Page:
1. Is it possible to create GUI firewall that works as Windows and Mac counterparts? Per program basis. Popup notification window when specific program want to send\recv data from network.
  2. If no, than why? What Linux kernel lacks to allow existence of such programs?
  3. If yes, than why there aren't such program?

P.S. This is programming question, not user one.

  • 4
    possible duplicate of create iptables rule per process/service – Brian Roach Mar 27 '11 at 18:19
  • Please use the search before posting a new question. – Brian Roach Mar 27 '11 at 18:19
  • 2
    This isn't a duplicate. The mentioned question asks for ways to setup rules for known processes - this one involves triggers on unknown processes. – Erik Mar 27 '11 at 18:21
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    "This is programming question, not user one." - I am not sure I can agree. For me it's a typical How Stuff Works computer user question, isn't it? – Grzegorz Oledzki Apr 7 '11 at 20:31
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    have you seen how Douane works? askubuntu.com/a/330259/46437 – Aquarius Power Oct 8 '14 at 4:50

To answer your 3rd point. There is such a program which provides zenity popups, it is called Leopard Flower: http://sourceforge.net/projects/leopardflower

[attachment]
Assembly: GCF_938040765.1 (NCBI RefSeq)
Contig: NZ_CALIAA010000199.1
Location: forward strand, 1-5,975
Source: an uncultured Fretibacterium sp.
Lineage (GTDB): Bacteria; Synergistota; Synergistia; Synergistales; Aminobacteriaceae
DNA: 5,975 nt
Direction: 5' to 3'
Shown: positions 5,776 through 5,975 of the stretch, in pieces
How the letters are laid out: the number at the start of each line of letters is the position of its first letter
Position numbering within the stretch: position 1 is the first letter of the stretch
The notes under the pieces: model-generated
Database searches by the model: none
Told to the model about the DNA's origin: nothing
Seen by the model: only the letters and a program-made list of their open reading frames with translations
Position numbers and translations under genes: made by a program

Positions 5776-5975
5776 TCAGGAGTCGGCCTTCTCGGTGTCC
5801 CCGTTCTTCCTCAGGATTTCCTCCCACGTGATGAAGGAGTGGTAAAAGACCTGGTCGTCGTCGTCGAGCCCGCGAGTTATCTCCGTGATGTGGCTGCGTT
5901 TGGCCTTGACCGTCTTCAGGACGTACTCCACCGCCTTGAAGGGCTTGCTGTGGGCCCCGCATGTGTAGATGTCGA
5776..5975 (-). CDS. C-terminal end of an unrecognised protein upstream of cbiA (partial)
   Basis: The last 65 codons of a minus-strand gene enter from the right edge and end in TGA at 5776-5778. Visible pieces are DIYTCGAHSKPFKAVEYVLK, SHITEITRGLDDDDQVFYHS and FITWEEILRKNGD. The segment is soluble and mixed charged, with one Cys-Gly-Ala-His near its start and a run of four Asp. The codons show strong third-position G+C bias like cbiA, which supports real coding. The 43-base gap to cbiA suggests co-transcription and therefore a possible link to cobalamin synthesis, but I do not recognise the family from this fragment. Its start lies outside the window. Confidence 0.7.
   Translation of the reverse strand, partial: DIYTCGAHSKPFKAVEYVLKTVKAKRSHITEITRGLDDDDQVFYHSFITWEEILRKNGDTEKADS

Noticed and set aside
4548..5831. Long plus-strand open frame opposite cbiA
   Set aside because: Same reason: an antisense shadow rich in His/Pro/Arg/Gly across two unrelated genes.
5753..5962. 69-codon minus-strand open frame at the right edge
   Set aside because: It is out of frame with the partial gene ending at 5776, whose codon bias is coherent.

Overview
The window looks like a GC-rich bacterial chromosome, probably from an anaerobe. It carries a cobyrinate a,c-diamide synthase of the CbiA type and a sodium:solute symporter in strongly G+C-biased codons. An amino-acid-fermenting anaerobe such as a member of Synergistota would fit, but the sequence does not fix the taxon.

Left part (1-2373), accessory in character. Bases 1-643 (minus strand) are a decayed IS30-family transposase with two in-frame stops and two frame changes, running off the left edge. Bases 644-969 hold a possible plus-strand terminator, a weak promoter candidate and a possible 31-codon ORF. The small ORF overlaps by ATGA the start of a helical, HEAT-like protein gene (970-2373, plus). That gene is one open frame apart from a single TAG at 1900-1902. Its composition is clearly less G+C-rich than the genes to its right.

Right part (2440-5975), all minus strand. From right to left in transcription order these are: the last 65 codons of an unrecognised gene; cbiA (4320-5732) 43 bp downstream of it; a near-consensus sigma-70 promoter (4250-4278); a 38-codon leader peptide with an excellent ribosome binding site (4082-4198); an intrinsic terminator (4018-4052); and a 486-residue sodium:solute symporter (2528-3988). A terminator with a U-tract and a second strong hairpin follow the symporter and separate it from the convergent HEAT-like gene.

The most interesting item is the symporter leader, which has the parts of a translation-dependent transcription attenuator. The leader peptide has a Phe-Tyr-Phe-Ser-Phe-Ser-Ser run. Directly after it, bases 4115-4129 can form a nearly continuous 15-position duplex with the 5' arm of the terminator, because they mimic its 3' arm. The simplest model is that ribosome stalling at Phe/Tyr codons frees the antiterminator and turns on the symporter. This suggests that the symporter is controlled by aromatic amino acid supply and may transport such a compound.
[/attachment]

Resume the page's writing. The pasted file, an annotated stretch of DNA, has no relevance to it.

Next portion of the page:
1. Yes it's possible. You will need to setup firewall rules to route traffic through an userspace daemon, it'll involve quite a bit of work.
  2. N/A
  3. Because they're pretty pointless - if the user understands which programs he should block from net access he could just as well use one of multiple existing friendly netfilter/iptables frontends to configure this.
  • 1
    sorry if I'm wrong, but I disagree with the statement that such programs are pointless. For instance I would like to forbid all processes on my machine to connect to a network by default. But I need to access www, so I must allow 80, 443 and 53 ports. But if I allow them for any process, then the restriction to access the network is pretty pointless, because if I have some malicious program on my machine nothing prevents it to send stolen data to some web server for instance. – Dmitry Koroliov Dec 24 '14 at 14:07
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    So when i want to allow my Webbrowser to connect to http (80) and https (443) but I do not want any other program to "call home" via ports 80 or 443, how would those iptables rules look like? My understanding is that there is no such seperation in iptables. Or is there? – Gerhard Jun 22 '16 at 22:02

It is possible, there are no restrictions and at least one such application exists.

I would like to clarify a couple of points though.

If I understood this article correct, the firewalls mentioned here so far and iptables this question is tagged under are packet filters and accept and drop packets depending more on IP addresses and ports they come from/sent to.

What you describe looks more like mandatory access control to me. There are several utilities for that purpose in Linux - selinux, apparmor, tomoyo.

If I had to implement a graphical utility you describe, I would pick, for example, AppArmor, which supports whitelists, and, to some extent, dynamic profiling, and tried to make a GUI for it.

OpenSUSE's YaST features graphical interface for apparmor setup and 'learning' , but it is specific to the distribution.

So Linux users and administrators have several ways to control network (and files) access on per-application basis.